Local Authors
12:00 am
Fri October 26, 2012

Woo-Woo: Becoming a Psychic at Fifty

Credit Janet Alm

Janet Alm talks about Woo-Woo and life as a psychic

 Janet Alm has written a book about her experience of becoming a psychic at the age of 50. For almost ten years now, the Mattawan resident has been a psychic medium and animal communicator. 

The book is called Woo-Woo: Becoming a Psychic at Fifty. Alm says the term woo-woo has a modern definition of “something that cannot be explained by the known laws of science.” Alm says she was surprised when she began getting telepathic messages from her deceased mother, some 4 years after she had passed away.

“Basically the greatest stumbling block to doing this is, the message that you see looks and feels and sounds exactly like your own imagination," says Alm. “So, after doing this for 9 and a half years, I’ve really come to the conclusion that we all get messages from the other side and messages from our animals on a regular basis, and it’s not that we get the message and reject it, it’s that we don’t even recognize it as something that’s coming from outside ourselves.”

Alm’s solution to that puzzle is to ask the spirit she’s communicating with to, basically, “prove it.”

“Whenever I do a reading for a person, say I have a lady named Donna, who comes to me and wants me to reach her Uncle Henry. The way I start is that I send out a thought and I say Uncle Henry for Donna, will you please send me an identifier? And what I’m hoping to perceive then is something that he can send that will have some meaning to her. So, if I can get a couple of things from him, that she can say, oh yes, I know what that it, like ‘oh yes, he loved parakeets,’ or ‘yes, he had a hobby of climbing volcanoes’, or whatever it is. If he can tell me that kind of stuff that I couldn’t have known in advance, or guessed or looked up on Google, then my client knows I’m not making it up, but it’s even more important to me to know I’m not making it up, because without identifiers, I wouldn’t know…it could be my imagination.”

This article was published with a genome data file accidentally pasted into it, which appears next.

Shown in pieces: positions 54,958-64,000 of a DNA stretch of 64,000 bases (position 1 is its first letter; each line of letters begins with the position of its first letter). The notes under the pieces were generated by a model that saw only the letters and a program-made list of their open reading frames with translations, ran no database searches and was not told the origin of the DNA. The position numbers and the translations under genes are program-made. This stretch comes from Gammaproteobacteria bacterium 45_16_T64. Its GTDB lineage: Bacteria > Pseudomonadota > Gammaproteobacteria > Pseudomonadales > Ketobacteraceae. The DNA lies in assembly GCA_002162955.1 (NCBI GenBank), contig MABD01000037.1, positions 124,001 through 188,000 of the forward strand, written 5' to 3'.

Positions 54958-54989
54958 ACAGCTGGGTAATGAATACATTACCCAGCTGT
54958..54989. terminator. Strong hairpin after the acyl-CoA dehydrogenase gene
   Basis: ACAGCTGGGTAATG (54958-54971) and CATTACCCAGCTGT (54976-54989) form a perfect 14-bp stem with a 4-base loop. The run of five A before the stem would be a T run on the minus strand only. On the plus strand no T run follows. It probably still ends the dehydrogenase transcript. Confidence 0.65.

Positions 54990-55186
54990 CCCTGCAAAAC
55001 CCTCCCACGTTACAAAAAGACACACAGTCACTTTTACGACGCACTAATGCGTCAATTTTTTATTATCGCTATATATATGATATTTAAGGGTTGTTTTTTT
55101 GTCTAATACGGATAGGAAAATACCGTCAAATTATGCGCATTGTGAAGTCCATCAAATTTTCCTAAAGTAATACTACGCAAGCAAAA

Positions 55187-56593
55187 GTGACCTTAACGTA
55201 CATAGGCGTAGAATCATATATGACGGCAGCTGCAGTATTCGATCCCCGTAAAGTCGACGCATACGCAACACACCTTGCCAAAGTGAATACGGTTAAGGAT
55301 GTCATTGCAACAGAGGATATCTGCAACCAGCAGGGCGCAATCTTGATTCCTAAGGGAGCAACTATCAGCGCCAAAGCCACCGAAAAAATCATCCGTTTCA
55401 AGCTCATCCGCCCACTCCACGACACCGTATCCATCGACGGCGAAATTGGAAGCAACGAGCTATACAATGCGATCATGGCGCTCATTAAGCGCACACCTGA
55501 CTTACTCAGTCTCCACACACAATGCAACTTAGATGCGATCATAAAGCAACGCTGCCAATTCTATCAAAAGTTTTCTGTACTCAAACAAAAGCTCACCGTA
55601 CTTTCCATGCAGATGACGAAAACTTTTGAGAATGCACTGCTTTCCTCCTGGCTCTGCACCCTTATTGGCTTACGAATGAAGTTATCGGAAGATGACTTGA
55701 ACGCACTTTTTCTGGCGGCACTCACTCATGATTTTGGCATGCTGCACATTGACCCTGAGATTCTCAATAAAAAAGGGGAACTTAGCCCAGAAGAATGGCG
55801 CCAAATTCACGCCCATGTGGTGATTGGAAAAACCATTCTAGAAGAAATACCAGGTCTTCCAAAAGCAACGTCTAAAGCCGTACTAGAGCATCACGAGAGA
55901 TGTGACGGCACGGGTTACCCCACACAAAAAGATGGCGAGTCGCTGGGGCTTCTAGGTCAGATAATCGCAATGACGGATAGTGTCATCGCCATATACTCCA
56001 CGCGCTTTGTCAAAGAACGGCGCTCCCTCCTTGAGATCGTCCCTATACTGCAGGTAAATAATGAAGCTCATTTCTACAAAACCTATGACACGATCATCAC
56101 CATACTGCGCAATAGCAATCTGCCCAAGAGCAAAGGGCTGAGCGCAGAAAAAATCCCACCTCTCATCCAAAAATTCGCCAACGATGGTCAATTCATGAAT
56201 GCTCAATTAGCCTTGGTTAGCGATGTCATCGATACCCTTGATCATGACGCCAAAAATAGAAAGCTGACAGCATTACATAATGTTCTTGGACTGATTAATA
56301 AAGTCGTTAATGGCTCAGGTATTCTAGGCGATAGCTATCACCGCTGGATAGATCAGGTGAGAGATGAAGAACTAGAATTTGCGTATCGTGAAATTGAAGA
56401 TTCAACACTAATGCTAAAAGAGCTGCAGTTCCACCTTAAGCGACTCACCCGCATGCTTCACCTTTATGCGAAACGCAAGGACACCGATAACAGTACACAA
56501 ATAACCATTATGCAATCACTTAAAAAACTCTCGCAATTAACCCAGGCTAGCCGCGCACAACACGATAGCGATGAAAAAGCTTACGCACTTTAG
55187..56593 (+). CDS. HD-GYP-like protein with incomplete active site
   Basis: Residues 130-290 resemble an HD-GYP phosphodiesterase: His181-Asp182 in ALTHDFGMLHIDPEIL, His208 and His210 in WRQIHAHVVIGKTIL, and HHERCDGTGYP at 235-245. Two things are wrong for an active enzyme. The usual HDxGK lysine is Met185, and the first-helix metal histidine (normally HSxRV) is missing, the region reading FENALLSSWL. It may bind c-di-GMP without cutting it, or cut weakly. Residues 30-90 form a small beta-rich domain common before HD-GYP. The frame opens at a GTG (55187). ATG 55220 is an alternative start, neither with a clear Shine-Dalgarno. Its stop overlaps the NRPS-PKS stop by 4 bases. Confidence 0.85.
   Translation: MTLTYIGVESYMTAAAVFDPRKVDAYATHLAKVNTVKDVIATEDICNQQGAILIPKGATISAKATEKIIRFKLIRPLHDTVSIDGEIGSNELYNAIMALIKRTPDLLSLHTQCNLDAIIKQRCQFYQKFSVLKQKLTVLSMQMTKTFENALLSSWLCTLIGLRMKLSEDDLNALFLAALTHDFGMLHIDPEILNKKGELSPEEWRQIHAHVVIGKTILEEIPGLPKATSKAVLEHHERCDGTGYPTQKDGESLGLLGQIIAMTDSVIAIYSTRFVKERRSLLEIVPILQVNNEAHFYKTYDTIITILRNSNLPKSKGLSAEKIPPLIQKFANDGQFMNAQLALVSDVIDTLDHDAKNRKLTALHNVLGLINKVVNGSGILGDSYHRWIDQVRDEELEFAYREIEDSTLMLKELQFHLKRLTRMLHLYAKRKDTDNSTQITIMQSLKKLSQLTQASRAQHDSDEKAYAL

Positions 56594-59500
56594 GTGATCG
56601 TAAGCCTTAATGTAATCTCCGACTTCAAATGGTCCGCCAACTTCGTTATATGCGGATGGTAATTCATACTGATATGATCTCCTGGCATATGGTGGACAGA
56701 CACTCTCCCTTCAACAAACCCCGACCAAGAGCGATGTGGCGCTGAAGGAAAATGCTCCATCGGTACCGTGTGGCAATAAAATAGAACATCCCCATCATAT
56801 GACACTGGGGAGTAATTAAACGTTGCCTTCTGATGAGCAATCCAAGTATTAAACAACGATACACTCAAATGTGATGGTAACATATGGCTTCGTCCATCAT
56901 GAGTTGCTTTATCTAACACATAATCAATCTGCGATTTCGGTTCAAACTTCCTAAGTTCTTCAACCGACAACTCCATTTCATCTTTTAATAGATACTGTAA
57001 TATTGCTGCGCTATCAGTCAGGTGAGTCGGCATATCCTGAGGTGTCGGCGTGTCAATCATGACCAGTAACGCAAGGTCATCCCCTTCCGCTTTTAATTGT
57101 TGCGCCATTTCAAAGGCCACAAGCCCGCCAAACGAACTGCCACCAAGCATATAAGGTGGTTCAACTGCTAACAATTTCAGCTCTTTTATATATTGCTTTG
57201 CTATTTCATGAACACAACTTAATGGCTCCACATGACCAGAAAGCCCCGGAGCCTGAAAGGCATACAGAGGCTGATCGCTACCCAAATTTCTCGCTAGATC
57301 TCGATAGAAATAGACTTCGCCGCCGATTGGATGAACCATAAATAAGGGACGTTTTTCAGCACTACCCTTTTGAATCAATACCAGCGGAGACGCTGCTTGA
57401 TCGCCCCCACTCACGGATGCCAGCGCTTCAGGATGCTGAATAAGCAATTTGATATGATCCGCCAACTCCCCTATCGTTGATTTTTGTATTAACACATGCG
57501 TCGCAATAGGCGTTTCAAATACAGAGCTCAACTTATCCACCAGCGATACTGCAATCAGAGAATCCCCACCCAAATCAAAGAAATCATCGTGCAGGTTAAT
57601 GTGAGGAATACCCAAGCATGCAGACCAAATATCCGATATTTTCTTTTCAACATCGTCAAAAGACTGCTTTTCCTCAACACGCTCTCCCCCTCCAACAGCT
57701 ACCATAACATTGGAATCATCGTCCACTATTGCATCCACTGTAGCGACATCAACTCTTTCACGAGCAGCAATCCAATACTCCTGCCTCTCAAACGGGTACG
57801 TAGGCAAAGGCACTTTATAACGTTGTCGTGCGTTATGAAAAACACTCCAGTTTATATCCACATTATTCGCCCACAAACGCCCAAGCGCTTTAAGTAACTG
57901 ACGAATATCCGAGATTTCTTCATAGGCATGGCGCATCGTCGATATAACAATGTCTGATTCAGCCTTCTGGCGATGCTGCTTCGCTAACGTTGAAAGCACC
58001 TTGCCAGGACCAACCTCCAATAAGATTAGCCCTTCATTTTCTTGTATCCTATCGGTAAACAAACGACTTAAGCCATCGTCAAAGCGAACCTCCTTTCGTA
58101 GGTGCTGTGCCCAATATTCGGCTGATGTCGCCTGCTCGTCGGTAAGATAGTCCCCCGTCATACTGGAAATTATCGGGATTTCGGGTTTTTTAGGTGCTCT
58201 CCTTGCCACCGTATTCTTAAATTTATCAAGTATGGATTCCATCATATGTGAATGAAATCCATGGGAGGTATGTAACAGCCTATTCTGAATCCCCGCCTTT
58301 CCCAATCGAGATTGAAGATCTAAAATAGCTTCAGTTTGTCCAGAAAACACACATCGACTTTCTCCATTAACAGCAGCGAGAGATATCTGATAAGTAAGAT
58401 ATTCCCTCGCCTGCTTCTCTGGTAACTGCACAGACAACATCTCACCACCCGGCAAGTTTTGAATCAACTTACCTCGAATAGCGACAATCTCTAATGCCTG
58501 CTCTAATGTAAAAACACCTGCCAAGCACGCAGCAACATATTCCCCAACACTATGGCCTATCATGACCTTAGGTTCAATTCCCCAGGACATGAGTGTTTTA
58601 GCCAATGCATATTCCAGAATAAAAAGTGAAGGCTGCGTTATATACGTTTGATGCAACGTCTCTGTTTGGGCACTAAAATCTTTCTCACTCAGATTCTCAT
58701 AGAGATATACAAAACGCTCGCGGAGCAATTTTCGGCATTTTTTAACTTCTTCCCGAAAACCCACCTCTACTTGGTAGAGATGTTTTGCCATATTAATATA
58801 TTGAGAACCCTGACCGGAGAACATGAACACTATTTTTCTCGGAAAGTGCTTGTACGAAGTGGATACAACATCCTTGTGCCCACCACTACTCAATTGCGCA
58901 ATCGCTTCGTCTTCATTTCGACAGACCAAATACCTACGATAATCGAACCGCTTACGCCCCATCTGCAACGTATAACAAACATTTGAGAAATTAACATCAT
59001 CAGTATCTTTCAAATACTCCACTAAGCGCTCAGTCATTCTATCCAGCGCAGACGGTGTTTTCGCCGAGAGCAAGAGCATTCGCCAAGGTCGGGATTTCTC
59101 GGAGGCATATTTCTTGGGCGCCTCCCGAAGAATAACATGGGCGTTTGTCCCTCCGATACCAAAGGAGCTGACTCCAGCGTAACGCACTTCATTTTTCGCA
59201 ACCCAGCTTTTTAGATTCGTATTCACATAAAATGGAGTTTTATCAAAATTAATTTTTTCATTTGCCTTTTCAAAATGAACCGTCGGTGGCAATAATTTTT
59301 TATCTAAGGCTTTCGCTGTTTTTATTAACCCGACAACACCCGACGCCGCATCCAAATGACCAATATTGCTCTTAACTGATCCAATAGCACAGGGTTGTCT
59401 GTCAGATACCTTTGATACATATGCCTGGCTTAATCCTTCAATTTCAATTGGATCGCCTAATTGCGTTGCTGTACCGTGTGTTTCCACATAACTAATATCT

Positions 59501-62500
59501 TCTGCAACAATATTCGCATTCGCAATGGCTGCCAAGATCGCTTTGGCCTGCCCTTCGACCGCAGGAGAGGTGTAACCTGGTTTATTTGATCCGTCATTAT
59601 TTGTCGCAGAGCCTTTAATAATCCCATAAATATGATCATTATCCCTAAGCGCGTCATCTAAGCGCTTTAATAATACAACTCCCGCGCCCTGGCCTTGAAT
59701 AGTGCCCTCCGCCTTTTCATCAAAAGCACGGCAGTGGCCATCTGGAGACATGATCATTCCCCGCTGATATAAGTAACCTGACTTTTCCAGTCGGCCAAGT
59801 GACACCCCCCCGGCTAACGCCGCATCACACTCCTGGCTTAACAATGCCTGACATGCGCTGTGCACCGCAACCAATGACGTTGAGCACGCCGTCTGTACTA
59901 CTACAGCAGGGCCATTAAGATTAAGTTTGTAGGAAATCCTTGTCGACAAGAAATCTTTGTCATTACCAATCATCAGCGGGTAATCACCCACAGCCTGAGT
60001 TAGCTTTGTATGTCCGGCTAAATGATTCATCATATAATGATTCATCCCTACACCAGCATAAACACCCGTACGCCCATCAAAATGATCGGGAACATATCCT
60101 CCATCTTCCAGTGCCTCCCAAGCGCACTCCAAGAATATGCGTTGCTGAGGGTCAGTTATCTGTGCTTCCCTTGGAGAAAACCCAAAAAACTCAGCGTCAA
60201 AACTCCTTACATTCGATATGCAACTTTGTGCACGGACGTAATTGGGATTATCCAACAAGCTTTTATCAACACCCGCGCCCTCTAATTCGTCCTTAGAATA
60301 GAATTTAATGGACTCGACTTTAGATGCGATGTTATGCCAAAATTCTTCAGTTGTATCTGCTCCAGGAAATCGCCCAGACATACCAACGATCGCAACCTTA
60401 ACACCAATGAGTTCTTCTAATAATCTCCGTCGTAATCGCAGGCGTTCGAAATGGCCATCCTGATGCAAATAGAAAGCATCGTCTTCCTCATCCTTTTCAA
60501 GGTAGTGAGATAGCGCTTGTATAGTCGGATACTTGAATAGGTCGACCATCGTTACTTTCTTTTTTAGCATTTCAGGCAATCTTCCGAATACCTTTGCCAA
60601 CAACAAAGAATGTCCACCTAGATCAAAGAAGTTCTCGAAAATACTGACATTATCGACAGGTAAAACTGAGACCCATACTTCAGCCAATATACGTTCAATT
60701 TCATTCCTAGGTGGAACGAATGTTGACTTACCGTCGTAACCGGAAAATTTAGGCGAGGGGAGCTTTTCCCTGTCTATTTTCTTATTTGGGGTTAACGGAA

Alm also leads animal communication workshops. Participants bring a photo of a pet, either living or deceased, and they learn, or try to learn, to receive telepathic messages from the animal. Armed with a picture of WMUK's Lorraine Caron's cat Iris and asked Alm to, basically “prove it.” Not everything Caron heard rang true, but there were some items she found easy to believe.

“Iris,” she said to the photograph, “can you tell me about your least favorite thing in the house?” After a long pause, Alm continued, “I’m seeing an image of a stove or an oven?”

Lorraine Caron replied, “We have a woodstove and she jumped on it once and quickly learned the concept of hot.”

Alm says she wrote her book because she wants us to know that even when we aren’t aware of it, we are surrounded by love from the spirit world.

“All of the hundreds of readings that I’ve done over the past 9 ½ years have been so tremendously positive and loving,” she says. “I would hope that even if you don’t hear from your loved one who’s passed on yourself that you would feel confident that they are in a very wonderful place and they love you dearly and they are with you, sending you love. It’s such a positive, wonderful, loving experience that I want people to know that.”